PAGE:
What I *did* miss was people. Specific people. My daughter. Oh lord Keisha you are SO beautiful you don’t even realize. And seeing you happy, full of energy, settled, you have no idea how much that made me smile. I think the last time I saw you in such a good place, you were about 12. Maybe. I’m so proud and I really wish we could spend time together more, but at the same time I’m happy to let you live your life and just…fly.
Best friends Alex and Greig. I have no words. Three years were like three days. Because we just fell right back into our wonderful ways as if no time had passed at all. God I missed you.
My brother and sister and the new baby. Yes, I have two other sisters in Ontario and I didn’t get to see either of them, but new babies win. Always. And Saoirse is a dream. My eighth niece (I also have three nephews) and I’m sure, knowing our family, that we’re not done yet. I mean, I am done, but I still have two unmarried brothers and Ciaran and Angela are newly weds, I’m sure they’ll have at least one more. I just love the babies. LOVE

One of my favourite visits of the trip was seeing my grandparents. I love how my Grandmother is still so full of joy and laughter. I loved making Grandpa’s eyes light up at new pictures of my kids, their great-grandchildren. I love their cozy home and I just loved spending time with them. I miss that, living so far away. I don’t know how many more opportunities I’ll have to do it.

So I came home, out from the (not even kidding) 40 degree heat, to a brisk 12 degree, cool Saint John day and promptly lost my voice. Total laryngitis. I actually could not make any sounds for three days and even now, I’m still scratchy.

June is not cooling its heels though, and we are careening quickly through a season that has left me emotional. Aislinn, our middle daughter, is graduating high school in a few weeks. I don’t know, I’ve been through this graduation thing before, but, on different scales. Liam finished the way I did, through correspondence. Keisha finished through an alt high school and I definitely remember her graduation ceremony, and how choked up I was sitting in the auditorium with Shawn watching our baby cross that stage to get her diploma. But Ash is the middle baby. I have a mental picture of my kids: the “older two”, Ash, the “middle child” and (much to their eternal chagrin that I STILL use this term) the “little two”. If Ash is graduating, that means that really, for REAL this time, they’re all getting older. I have one kid moved out, another on the cusp and now Aislinn making plans for moving on and my beautiful big family is shrinking.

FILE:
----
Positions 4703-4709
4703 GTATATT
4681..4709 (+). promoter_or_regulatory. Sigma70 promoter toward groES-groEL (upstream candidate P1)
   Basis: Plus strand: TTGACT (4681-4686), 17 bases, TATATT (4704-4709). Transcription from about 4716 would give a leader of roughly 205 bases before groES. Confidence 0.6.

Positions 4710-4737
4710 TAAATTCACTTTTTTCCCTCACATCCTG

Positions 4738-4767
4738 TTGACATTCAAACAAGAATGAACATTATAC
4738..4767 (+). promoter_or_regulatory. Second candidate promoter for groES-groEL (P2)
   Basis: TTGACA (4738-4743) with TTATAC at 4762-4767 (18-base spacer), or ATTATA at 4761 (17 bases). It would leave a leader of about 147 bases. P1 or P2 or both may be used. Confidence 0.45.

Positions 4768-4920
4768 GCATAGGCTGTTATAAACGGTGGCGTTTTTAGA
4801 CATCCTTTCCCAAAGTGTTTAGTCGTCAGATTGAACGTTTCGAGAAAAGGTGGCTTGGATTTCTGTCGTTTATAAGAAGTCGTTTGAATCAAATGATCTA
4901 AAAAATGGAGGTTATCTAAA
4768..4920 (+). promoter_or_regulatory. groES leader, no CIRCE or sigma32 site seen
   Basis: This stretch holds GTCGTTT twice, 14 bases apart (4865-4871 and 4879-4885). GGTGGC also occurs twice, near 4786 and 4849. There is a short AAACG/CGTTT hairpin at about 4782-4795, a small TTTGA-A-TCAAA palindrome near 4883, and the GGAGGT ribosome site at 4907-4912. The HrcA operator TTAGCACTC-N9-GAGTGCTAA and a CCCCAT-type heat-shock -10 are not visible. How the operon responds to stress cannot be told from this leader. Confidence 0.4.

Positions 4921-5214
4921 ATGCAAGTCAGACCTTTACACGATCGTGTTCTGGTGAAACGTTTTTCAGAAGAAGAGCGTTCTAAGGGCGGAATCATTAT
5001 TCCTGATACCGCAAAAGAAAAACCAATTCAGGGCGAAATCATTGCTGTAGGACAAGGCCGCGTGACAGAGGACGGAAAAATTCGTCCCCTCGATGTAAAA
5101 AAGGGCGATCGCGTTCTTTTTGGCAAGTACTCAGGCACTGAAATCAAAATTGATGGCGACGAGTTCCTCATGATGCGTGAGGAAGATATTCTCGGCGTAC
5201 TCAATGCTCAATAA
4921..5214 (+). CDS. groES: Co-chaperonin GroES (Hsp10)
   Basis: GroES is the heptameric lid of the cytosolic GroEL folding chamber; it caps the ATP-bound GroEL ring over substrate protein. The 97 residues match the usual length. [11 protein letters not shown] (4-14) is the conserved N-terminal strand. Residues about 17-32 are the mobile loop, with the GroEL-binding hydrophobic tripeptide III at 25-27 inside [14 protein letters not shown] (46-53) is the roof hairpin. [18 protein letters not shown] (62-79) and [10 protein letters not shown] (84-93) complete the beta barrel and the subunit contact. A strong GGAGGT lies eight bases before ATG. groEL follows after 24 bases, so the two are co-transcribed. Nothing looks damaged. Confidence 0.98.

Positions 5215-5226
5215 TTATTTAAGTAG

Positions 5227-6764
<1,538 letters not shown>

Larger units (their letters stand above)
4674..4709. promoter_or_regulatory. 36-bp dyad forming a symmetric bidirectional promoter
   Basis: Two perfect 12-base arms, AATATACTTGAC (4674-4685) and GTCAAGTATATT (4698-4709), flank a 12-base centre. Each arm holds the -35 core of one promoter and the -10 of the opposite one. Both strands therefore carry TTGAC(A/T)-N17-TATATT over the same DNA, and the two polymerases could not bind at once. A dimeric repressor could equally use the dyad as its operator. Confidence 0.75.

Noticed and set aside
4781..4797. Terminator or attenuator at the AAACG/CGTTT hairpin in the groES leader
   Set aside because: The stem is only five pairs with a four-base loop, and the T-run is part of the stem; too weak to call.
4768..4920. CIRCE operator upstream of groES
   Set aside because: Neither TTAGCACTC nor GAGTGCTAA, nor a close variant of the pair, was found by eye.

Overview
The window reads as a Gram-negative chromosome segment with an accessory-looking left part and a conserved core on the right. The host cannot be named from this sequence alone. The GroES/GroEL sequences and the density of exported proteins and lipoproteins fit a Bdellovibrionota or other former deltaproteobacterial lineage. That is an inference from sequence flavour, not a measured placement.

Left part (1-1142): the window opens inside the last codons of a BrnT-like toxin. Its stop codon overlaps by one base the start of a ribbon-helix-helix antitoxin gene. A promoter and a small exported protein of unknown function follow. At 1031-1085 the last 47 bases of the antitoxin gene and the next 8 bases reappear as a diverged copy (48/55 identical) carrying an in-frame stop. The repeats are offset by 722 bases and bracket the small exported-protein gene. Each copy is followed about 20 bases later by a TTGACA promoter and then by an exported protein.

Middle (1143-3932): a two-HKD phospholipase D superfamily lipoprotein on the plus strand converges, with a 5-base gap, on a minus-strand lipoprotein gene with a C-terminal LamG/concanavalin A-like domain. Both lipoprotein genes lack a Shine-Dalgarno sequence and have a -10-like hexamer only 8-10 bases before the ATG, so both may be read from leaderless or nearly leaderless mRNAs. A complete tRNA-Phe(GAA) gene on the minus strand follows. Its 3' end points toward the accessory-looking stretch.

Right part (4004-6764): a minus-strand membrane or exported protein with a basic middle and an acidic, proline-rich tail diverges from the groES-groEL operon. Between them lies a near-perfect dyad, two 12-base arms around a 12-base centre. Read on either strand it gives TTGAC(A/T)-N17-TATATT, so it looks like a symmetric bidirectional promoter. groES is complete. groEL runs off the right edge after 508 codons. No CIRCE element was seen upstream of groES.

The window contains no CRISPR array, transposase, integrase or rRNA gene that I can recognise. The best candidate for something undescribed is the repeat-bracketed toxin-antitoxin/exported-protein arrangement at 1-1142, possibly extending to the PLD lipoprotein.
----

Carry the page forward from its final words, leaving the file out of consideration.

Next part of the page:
Believe me, I do know that it will eventually get to the phase where it grows again when they all start making their permanent relationships and having their own families. But right now, I’m in the midst of the emotional roller coaster of watching them grow, and letting them go.

I’m feeling my age. I’m searching for a cure to that.

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We have…an infestation.
No, not like six years ago when we had bedbugs and DEAR GOD may we never endure that perfect storm of EW ever again.

Saturday past. The day before Mother’s Day. We actually had a warm, beautiful day with double digit plus temperatures. It was wonderful! So of course we spent the day out in the back yard doing clean up, pulling out old shrubs and things that we’ve been meaning to pull out since we moved here, raking, you know, all that good hard summer prep work.
We left the back door (to the sun room) open, and, the door from the sun room to the kitchen. Just a bit. Just enough for the dogs to get in and out so they too could enjoy the fine weather.

We forgot to close them.

Saturday night. My daughter and I are in the living room watching a show. My husband is down in the basement playing Assassins Creed. Ash gets up to go to the kitchen for a drink of water and immediately starts yelling for Shawn and I.

Why?

Because we have crickets. Big, giant, black, ugly crickets. All. Over. The. Kitchen.

They were on the floor, on the cupboards, on the wall, ON THE CEILING!!! No, I’m not kidding, two of them were on the goddam ceiling. She was frozen in the doorway freaking out.

Shawn came up and we spent a good fifteen minutes killing, catching and getting rid of them. After we closed the door of course. Our dog Kermit ate one, I’m pretty sure.

That was Saturday.

On Sunday, we found about six more. Three of them in the living room. Yesterday morning the kids killed four more in the morning, more after school and I got two when I came home from work.

So, let this be a lesson to you all. If you’re going to pull up old shrubs and shit trees and basically turn over old earth in dark, pokey corners of your yard, DON’T LEAVE YOUR DAMN DOORS OPEN!